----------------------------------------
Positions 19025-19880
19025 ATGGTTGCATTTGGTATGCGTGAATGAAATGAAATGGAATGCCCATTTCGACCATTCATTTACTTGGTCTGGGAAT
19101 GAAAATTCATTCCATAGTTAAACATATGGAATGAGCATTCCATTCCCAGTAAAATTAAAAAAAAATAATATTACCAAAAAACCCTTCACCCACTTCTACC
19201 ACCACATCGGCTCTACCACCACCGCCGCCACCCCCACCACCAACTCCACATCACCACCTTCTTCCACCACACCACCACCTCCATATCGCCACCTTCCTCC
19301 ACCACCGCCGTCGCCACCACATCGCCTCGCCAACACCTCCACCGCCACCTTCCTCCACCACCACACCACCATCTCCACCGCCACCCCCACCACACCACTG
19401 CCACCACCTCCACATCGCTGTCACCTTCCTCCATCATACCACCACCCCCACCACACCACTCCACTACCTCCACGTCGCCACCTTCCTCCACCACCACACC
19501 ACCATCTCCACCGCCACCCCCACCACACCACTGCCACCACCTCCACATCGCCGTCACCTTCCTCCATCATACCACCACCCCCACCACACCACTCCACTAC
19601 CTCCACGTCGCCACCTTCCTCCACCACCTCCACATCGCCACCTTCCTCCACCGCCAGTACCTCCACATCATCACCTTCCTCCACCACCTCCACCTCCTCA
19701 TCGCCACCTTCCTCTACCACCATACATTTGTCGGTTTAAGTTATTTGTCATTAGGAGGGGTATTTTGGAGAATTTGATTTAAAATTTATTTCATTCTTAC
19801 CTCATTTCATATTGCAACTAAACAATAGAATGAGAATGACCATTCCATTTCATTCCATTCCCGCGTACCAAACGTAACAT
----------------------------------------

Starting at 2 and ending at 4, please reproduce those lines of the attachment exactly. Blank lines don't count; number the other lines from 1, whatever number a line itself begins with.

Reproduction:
19025 ATGGTTGCATTTGGTATGCGTGAATGAAATGAAATGGAATGCCCATTTCGACCATTCATTTACTTGGTCTGGGAAT
19101 GAAAATTCATTCCATAGTTAAACATATGGAATGAGCATTCCATTCCCAGTAAAATTAAAAAAAAATAATATTACCAAAAAACCCTTCACCCACTTCTACC
19201 ACCACATCGGCTCTACCACCACCGCCGCCACCCCCACCACCAACTCCACATCACCACCTTCTTCCACCACACCACCACCTCCATATCGCCACCTTCCTCC